UnitedHealth Group’s third-quarter profit slipped, but the nation’s largest health insurer still beat Wall Street expectations due partly to fast growth in prescription drug management and other areas outside its core business.
Revenue from the Minneapolis company’s Optum unit, which runs drug coverage and provides technology services, jumped 61 percent to $19.3 billion after UnitedHealth bought Catamaran, a pharmacy benefits manager, in a deal valued at more than $12 billion.
Health insurance is the company’s primary business, but it has been relying more on Optum for growth. That segment also runs clinics and doctor’s offices, and its operating earnings jumped 32 percent to $1.14 billion in the quarter.
Third-quarter earnings fell less than 1 percent to nearly $1.6 billion, or $1.65 per share, in the three months that ended Sept. 30. That compares with earnings of $1.6 billion, or $1.63 per share, in last year’s quarter, when the company had more shares outstanding.
Revenue soared 27 percent to $41.49 billion.
UnitedHealth’s bottom line exceeded expectations. Analysts surveyed by Zacks Investment Research projected, on average, earnings of $1.64 per share on $41.49 billion in revenue.
Costs tied to the Catamaran deal contributed to a 29 percent jump in operating expenses for UnitedHealth, and that chipped away at the insurer’s net income.
UnitedHealth also booked a smaller gain of $150 million in the quarter because claims leftover from previous quarters came in lower than expected, which allowed the company to release money held in reserve. That compares to a gain of $270 million recorded in last year’s quarter.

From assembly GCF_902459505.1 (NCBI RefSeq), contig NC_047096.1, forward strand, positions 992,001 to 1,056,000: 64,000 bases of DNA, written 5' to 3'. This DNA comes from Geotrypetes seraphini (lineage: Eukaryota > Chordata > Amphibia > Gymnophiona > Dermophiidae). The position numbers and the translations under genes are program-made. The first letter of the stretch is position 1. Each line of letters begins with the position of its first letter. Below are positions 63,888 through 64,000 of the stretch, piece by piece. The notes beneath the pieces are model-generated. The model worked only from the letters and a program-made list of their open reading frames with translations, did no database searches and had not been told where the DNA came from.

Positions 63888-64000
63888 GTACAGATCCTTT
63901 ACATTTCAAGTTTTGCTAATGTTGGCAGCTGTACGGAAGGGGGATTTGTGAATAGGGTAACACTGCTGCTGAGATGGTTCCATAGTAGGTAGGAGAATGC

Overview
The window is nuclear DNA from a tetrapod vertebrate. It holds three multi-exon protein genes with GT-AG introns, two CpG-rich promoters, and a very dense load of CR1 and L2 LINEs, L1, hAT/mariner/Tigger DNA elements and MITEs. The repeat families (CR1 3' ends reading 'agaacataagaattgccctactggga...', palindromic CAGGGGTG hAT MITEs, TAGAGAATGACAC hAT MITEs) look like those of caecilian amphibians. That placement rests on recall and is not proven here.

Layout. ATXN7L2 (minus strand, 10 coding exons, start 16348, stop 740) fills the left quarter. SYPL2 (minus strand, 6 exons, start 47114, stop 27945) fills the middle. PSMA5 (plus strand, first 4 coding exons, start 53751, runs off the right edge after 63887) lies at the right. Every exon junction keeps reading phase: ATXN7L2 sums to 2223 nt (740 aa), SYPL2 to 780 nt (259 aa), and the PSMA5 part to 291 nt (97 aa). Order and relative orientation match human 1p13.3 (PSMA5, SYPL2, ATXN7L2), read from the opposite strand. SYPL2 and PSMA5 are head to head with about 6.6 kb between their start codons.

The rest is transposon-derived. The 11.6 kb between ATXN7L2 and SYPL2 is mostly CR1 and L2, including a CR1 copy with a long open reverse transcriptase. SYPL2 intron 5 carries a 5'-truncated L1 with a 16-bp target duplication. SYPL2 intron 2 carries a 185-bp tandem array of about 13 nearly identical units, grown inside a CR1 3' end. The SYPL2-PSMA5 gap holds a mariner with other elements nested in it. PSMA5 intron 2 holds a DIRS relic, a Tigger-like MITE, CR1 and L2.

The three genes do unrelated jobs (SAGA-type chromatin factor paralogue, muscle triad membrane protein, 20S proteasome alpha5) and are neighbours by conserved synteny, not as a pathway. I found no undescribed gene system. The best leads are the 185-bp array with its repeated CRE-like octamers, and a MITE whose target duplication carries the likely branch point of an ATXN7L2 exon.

The lower total means actual claims came in closer to what the insurer had projected.
UnitedHealth also reaffirmed on Thursday its forecast for full-year earnings of $6.25 to $6.35 per share. It has already raised that forecast twice this year.
Analysts expect, on average, earnings of $6.33 per share, according to FactSet.
Shares of UnitedHealth Group Inc. climbed $1.44 to $123.51 in premarket trading.
The stock has already climbed 21 percent since the beginning of the year, while the Standard & Poor’s 500 index has fallen 3 percent.
UnitedHealth Group Inc. is the first insurer to report earnings every quarter. Many see the insurer, a component of the Dow Jones industrial average, as a bellwether for other insurers.
Key UnitedHealth competitors Aetna Inc. and the Blue Cross-Blue Shield insurer Anthem Inc. will report later this month. Both are digesting multi-billion-dollar acquisitions of other health insurers.